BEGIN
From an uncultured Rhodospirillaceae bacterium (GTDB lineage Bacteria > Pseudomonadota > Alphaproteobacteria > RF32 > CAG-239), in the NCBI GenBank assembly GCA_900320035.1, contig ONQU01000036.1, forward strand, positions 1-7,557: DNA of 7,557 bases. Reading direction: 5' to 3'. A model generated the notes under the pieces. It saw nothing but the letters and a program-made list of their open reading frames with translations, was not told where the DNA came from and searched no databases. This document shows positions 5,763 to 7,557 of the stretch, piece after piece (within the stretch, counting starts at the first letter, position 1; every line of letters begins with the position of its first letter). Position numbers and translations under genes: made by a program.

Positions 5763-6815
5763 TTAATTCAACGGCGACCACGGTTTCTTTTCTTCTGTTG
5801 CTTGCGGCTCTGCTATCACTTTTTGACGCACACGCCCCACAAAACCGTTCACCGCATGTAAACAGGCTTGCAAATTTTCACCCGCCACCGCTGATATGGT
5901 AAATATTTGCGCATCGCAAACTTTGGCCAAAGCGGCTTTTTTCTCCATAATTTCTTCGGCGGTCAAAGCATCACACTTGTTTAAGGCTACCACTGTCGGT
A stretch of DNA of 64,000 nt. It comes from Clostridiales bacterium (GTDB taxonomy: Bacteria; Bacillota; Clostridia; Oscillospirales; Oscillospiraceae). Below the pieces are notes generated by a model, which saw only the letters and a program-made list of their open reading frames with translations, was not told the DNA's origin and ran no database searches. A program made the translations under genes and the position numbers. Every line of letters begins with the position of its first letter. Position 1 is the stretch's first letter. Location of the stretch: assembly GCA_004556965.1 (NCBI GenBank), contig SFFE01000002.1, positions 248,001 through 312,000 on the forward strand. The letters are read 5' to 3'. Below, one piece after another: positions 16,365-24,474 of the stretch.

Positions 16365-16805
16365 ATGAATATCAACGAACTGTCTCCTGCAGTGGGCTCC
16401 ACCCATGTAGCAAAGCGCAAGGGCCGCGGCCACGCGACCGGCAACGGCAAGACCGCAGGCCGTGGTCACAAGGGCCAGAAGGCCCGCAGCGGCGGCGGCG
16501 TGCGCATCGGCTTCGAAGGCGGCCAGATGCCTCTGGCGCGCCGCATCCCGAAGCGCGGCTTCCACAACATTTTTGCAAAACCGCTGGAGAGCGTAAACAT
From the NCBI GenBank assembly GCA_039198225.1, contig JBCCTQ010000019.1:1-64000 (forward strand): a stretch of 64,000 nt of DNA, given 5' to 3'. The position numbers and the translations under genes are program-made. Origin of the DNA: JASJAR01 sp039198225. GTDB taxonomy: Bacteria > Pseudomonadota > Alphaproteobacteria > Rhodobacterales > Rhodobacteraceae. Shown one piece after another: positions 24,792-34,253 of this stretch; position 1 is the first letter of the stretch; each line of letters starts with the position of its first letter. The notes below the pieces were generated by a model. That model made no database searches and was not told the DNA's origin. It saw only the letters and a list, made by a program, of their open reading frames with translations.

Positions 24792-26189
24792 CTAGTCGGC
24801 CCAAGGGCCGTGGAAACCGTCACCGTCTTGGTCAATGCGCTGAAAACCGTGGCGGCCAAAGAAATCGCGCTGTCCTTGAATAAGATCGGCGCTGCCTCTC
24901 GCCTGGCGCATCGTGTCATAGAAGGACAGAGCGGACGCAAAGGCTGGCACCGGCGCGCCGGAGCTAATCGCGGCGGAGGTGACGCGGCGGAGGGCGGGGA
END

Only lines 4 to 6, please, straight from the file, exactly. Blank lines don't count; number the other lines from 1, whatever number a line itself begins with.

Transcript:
5801 CTTGCGGCTCTGCTATCACTTTTTGACGCACACGCCCCACAAAACCGTTCACCGCATGTAAACAGGCTTGCAAATTTTCACCCGCCACCGCTGATATGGT
5901 AAATATTTGCGCATCGCAAACTTTGGCCAAAGCGGCTTTTTTCTCCATAATTTCTTCGGCGGTCAAAGCATCACACTTGTTTAAGGCTACCACTGTCGGT
A stretch of DNA of 64,000 nt. It comes from Clostridiales bacterium (GTDB taxonomy: Bacteria; Bacillota; Clostridia; Oscillospirales; Oscillospiraceae). Below the pieces are notes generated by a model, which saw only the letters and a program-made list of their open reading frames with translations, was not told the DNA's origin and ran no database searches. A program made the translations under genes and the position numbers. Every line of letters begins with the position of its first letter. Position 1 is the stretch's first letter. Location of the stretch: assembly GCA_004556965.1 (NCBI GenBank), contig SFFE01000002.1, positions 248,001 through 312,000 on the forward strand. The letters are read 5' to 3'. Below, one piece after another: positions 16,365-24,474 of the stretch.